Behold, the Undeniable Truth.

Well, here is an undeniable truth to behold: one thing that Jesus did not say was that it was ok to ignore the poor, hungry, homeless, sick, suffering or to turn a blind eye to war, violence, oppression, conflict. Jesus did say there would be struggle. Jesus did not say we should just let it be that way. Quite the contrary. In fact, I believe that in a manner of speaking, Jesus said: Do or do not, there is no try.

But, what if we fail? What if you do your best; not just try but really with all your heart “do” and fail. That is reality, after all. We fail. We fail a lot. We fail not just by all the times we say “but”, we also fail even when we go with all our heart and mind and strength out into the world and seek to enact the one law that is, as Paul reminds us in the second reading for today, Love your neighbor as yourself. And Yet We Fail.

A young mother, wishing to encourage her son’s piano practice, took her boy to a performance of a great piano master. After they were seated, the mother spotted a friend in the audience and walked down the aisle to greet her. Seizing the opportunity to explore the wonders of the concert hall, the little boy began exploring and ended up going right through a door marked “NO ADMITTANCE.” When the houselights dimmed and the concert was about to begin, the mother returned to her seat and discovered that the child was missing. Suddenly, the curtains parted and spotlights focused on the piano on stage. In horror, the mother saw her little boy sitting at the keyboard, innocently picking out “Twinkle, Twinkle Little Star.” At that moment, the great piano master made his entrance, quickly moved to the piano, and whispered in the boy’s ear, “Don’t quit. Keep playing.” Then leaning over, he reached down with his left hand and began filling in a bass part. Then his right arm reached around to the other side of the child and he added another part. Together, the old master and the young novice created a masterpiece and the audience was mesmerized.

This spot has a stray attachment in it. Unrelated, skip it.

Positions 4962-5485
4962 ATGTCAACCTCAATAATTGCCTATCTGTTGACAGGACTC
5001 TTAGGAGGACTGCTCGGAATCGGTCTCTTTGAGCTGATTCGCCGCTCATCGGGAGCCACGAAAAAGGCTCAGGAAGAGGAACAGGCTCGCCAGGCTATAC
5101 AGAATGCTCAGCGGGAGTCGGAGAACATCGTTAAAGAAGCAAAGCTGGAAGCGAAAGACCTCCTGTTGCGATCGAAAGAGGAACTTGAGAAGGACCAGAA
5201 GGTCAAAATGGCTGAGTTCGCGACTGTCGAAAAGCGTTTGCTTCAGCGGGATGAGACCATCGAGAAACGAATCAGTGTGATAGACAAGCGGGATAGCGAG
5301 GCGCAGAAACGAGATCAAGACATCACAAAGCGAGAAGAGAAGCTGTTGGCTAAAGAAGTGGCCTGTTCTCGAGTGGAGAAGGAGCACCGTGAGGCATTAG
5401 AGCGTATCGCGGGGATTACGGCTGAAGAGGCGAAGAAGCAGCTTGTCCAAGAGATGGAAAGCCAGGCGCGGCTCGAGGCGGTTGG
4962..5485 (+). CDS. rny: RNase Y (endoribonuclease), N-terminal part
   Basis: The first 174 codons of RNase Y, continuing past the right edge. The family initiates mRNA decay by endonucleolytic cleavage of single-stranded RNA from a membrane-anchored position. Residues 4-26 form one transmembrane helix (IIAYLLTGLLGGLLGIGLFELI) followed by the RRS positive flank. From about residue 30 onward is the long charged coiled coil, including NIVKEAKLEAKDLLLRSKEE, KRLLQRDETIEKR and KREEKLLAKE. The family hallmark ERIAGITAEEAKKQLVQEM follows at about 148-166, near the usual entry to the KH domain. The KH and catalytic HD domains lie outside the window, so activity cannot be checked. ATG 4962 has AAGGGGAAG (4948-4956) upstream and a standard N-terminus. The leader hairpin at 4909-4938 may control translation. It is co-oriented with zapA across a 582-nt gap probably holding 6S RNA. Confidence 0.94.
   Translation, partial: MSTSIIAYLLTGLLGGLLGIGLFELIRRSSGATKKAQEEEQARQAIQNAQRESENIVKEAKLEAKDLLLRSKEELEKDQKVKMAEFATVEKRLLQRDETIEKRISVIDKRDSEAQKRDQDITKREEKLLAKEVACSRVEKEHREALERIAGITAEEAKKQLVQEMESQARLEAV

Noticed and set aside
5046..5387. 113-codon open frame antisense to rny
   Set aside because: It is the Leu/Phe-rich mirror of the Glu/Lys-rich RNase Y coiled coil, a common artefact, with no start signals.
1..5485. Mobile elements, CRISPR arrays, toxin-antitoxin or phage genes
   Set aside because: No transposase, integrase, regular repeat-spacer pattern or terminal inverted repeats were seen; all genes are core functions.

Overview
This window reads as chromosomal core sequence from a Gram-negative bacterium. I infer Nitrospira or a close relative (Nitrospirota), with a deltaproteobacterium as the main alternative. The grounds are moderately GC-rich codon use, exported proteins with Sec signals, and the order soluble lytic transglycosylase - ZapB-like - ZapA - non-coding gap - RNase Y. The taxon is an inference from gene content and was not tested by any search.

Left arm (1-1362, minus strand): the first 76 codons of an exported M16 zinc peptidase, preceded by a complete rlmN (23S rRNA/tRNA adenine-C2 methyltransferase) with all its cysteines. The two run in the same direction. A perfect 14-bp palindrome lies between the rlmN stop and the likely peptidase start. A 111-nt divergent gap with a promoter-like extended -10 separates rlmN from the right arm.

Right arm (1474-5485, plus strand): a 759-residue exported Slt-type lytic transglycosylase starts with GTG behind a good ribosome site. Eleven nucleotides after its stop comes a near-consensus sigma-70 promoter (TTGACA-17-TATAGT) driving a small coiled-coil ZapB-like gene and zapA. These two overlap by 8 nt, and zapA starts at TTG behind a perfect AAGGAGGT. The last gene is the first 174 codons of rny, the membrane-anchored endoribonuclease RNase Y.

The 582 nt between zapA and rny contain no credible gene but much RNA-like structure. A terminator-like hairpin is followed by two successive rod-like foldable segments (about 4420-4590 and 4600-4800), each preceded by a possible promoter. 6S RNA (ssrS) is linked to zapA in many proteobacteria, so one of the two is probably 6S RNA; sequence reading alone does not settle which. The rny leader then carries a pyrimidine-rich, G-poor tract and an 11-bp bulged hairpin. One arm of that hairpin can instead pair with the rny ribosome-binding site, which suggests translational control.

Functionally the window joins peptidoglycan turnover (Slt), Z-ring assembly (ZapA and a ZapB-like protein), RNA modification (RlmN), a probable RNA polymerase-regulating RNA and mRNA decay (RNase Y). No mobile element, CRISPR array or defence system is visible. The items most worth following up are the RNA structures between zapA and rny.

This is an excellent picture of the grace of God at work in the world.

When Jesus speaks of fitness for the Kingdom of God in this part of the Gospel, he does not say that only perfect farmers are fit for the Kingdom. He says that those who plow with commitment are engaged in the Kingdom. Do or do not is not the same thing as succeed or fail. Success or failure isn’t the point at all. Doing is the point. Doing what we are called by God to do is the point.

It is not: try to love your neighbor even though they are different from you and it is hard. It is love your neighbor. We may succeed at some times and we may fail at others. Loving our neighbors, loving our enemies, striving for justice and peace in the world, binding up the broken hearted, being the hands and feet of Christ in the world are all things that we are, for the most part, like a little child plunking out Twinkle Twinkle Little Star. And it is God who, while embracing us with infinite, immeasurable, loving grace, creates a masterpiece of our work.

There is much in our world that is broken and seems beyond repair. We can try to fix it and we will accomplish little. Yet we can be about the business of loving, helping, lifting up, showing compassion and empathy and kindness—that is to say, doing the work of the Kingdom of God—and know the arms of God encircle us and all of creation, making beautiful music out of all we are doing.